The Ultimate Guide to Wedding Catering: A Breakdown of Your Options

Updated 03/04/15

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What, you've never had to feed 150 people before? If you're not sure how to host the biggest, best dinner party of your life, start here. From every type of caterer you need to know about to the options you have when it comes to serving meals, we're breaking down the important information you need to know before planning your wedding dinner.

Step One: Know Your Caterers

An in-house caterer: If your venue has one, you can count on a reliable pricing structure that includes everything — staffing, rentals, booze, and cake. (Expect to pay about $125 per person.) Bonus: Since the caterer has worked on site before, there will be fewer surprises, and the day should run smoothly.

A preferred caterer: Many venues without a kitchen staff (museums, historic buildings) have a list of preferred caterers, and using an off-list pick may carry a penalty of around $500. Upscale locations tend to prefer pricier vendors, but you can often negotiate.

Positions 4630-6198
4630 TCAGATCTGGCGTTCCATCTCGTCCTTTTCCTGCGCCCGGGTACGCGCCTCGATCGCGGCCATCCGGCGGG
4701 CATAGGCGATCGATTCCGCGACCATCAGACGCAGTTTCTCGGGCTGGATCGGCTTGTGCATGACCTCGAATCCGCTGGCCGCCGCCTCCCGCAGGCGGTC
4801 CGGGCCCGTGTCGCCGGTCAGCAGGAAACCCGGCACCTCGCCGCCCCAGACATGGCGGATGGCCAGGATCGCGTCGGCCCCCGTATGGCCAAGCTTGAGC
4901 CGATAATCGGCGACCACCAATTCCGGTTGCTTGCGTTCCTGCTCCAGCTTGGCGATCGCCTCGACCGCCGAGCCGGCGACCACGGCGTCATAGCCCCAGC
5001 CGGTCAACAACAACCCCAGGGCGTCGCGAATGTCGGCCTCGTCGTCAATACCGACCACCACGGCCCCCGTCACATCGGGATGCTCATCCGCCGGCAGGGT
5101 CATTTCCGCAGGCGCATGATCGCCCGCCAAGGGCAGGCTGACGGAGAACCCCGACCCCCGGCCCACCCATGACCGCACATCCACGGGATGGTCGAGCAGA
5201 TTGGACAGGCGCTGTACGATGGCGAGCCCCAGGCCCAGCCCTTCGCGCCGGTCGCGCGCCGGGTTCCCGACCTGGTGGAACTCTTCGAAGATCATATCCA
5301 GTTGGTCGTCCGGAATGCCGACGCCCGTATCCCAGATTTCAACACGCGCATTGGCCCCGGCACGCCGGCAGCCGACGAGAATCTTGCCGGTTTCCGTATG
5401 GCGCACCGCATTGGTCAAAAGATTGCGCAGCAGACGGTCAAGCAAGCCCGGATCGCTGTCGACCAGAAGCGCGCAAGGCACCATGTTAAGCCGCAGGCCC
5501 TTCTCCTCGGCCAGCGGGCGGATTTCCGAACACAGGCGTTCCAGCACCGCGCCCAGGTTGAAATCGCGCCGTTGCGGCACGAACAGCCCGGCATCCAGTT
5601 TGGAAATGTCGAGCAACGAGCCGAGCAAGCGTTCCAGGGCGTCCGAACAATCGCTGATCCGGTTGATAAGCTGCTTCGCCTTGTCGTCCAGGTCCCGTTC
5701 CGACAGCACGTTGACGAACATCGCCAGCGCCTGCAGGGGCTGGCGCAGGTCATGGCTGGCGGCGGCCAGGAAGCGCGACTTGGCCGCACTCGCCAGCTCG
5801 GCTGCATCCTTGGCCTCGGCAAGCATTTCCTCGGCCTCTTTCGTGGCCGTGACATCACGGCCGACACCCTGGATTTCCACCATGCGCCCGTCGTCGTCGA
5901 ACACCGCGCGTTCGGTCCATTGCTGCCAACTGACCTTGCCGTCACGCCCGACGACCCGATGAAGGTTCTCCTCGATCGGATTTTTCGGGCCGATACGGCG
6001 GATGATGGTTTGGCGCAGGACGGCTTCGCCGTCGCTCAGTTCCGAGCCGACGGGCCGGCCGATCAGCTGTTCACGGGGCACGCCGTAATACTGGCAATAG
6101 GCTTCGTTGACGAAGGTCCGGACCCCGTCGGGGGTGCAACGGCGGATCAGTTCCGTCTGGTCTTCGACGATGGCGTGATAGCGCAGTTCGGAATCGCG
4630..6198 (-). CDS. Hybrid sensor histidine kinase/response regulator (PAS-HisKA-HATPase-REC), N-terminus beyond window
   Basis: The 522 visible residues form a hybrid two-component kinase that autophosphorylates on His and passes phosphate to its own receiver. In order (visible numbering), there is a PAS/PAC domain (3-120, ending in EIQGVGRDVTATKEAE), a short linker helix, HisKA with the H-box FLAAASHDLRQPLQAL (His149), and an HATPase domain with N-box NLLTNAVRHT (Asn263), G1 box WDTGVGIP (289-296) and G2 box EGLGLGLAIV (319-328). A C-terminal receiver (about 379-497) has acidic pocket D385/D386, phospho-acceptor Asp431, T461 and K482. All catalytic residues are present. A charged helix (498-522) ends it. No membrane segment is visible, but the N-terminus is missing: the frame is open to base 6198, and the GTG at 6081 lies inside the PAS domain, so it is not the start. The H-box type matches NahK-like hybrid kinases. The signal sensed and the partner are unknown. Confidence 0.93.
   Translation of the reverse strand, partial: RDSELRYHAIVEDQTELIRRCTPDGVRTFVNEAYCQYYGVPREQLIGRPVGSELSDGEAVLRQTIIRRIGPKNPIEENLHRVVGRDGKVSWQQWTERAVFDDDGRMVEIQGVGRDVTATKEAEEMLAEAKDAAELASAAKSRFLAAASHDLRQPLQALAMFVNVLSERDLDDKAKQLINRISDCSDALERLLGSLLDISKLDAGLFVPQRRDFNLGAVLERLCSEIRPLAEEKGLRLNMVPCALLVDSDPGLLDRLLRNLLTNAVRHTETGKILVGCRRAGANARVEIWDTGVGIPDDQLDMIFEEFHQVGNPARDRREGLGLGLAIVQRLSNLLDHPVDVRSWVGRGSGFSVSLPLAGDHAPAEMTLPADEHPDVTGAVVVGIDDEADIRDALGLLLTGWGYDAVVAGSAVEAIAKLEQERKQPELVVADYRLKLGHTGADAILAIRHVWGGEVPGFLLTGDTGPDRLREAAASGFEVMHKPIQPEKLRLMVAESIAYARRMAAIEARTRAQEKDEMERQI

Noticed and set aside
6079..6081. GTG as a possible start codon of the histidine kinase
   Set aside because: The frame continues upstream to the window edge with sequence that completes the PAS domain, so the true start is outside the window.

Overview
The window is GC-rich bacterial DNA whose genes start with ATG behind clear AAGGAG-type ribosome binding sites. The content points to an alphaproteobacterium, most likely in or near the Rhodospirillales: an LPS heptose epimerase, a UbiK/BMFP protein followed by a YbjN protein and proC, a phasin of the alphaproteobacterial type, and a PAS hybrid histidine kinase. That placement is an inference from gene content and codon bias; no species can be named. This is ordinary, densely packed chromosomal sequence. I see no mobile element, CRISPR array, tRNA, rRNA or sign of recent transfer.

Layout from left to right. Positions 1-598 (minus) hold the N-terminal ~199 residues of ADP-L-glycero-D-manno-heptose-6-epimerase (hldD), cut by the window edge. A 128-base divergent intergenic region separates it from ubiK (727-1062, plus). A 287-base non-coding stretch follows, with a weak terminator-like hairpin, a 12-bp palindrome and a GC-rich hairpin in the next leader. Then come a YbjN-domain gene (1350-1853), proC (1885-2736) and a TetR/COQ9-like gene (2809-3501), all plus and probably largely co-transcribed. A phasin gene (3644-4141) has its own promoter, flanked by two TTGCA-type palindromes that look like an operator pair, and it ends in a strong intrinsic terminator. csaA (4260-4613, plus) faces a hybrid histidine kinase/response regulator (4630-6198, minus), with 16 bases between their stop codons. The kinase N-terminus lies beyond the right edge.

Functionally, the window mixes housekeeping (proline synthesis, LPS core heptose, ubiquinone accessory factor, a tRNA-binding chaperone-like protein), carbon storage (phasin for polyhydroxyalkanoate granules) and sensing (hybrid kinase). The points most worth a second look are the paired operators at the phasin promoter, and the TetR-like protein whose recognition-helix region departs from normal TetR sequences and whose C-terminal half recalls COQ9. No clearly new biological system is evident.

An outside hire: If you're obsessed with a local sushi or barbecue place, you may be able to serve its food at your party. (Check whether your venue allows it and the restaurant has the resources.) In rare cases, stealing a restaurant's chef and staff means it'll have to close for the night and it's on you to pay for every customer it misses out on at the restaurant.

Step Two: Decide How You Want the Food Served

Sit-down meal: Pros — a plated meal brings structure to the reception and makes it easy to curate a menu. Con — you'll need a server for every 10 guests, which can get costly.

Buffet: Pros — self-service cuts your waitstaff in half compared with a seated meal, and there's less lag time on the dance floor. Cons — if some dishes are more popular than others, you'll end up with wasted food. Also, people don't love standing in line for dinner.

Cocktail party: Pros — small plates and stations lets you serve inventive dishes you love, and skipping the seating chart makes your reception all about the dancing. Cons — a party longer than two hours can cost more than a sit-down dinner since the serves — you'll need one per 25 guests — will be working for the whole party. Plus, you'll pay for every passed tray. (You'll want 12 to 14 hors d'oeuvres per guest.)

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